The Donnerwald Experiment – First Sip Review

Recently I have covered a few games that are still in development. Games like Don’t Die, Minerva! and Monster Sanctuary which feel almost complete, barring some balancing and final touches. Then there are games like Skul and Metal Unit, that again are not yet complete and aren’t even available to the public yet. But once again, they feel virtually ready to go. The Donnerwald Experiment, on the other hand, is ready for purchase, however, it is in Early Access. The reason I mention this will become more apparent later in the review, so keep it in mind.

The Donnerwald Experiment is a fantasy RPG both developed and published by Wegenbartho Games.

The Donnerwald Experiment gameplay
Pet the dog, the most important feature of any game.

Story 4/5

The Donnerwald Experiment is focused mainly on dreams, nightmares, and creativity. Our protagonist Johanna Prokuri is an engineer known for creating giant automatons. Her creations are renowned for their ingenious designs that come to her in her dreams. But a strange event in one of her dreams steals her ability to dream as well as her creativity. Naturally, she cannot just let this be and so she seeks doctors from around the world to cure this strange affliction. But it seems sometimes the simplest answer is the correct one, because a bonk on the head sends Johanna back into her dream world.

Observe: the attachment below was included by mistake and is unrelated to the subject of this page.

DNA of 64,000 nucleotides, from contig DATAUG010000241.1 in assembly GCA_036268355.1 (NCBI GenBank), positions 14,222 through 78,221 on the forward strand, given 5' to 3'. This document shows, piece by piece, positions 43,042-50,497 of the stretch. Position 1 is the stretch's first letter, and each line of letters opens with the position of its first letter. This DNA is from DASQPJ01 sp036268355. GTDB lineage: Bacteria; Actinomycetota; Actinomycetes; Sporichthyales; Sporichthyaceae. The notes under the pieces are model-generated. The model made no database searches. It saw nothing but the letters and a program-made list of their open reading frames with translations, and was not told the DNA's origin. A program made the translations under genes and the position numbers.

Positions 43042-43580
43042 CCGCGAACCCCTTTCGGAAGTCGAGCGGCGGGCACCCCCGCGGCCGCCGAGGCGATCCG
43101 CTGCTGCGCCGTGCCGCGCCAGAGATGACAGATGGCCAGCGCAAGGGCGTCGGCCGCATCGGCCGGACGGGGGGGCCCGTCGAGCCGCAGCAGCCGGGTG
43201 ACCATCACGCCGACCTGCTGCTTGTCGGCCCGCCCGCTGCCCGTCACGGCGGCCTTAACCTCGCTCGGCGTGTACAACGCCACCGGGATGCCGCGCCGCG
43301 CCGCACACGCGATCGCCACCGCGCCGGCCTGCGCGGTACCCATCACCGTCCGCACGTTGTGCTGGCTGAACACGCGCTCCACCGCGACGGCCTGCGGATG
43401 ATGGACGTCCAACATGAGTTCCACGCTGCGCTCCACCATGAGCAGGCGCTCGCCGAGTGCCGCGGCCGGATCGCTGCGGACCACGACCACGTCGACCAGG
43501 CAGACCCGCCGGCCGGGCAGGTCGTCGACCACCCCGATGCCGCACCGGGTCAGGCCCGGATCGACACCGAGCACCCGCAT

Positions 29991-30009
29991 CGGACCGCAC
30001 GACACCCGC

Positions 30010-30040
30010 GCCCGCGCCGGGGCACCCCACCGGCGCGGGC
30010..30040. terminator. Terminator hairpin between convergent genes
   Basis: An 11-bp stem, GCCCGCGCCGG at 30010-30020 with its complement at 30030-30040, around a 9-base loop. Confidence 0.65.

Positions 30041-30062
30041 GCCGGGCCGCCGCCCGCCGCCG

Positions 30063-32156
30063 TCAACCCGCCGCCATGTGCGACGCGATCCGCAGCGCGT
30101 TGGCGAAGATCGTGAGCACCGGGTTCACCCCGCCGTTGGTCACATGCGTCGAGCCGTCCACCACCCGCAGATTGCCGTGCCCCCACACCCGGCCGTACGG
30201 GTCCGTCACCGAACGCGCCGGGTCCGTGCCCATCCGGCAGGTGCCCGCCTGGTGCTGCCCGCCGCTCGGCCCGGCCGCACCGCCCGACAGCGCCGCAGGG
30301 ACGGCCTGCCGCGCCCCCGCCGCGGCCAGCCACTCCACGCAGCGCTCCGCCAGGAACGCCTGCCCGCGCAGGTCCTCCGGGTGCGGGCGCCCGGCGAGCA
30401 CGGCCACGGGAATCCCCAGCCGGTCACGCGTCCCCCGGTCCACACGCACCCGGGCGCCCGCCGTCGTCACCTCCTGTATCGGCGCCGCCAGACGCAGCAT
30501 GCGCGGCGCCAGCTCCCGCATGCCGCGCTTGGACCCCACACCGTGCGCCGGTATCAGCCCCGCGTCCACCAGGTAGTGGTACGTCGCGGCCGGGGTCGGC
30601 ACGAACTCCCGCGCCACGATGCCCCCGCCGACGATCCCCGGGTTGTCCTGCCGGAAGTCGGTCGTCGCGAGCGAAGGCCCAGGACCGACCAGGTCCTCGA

Now, this is where things start to get more interesting. Inside the dream world, a tophat and monocle clad mole named Montgomery introduces himself as a dream demon hunter. The dapper mammal explains that Johanna has been infected with a disease known as the Mare Noctem. Not only is this disease the cause of her creativity block, but it will also turn her into a monster as well.

Her brother Will created a machine to enter dreams, known as The Donnerwald Experiment (the Donnerwald being the area the game is set in). And from there a host of characters will help journey with Johanna through a branching story covering a myriad of themes.

The Donnerwald Experiment gameplay
Am and shoot, simple.

Graphics 4/5

The Donnerwald Experiment uses a retro pixel art style. Set upon a 2D plane but with elements in the background and sometimes foreground as well. Trees, houses, and other elements are fairly well designed with a lot of detail. But the characters are really where it stands out. Each character has a unique and interesting design, furthermore, most of them have portrait art. The portrait art appears to be a hand-drawn anime style. And it matches up with the pixel-art extremely well. Sometimes the pixel-art and portrait art will even match up on pose. But not always. However, it is a nice touch when they do match up.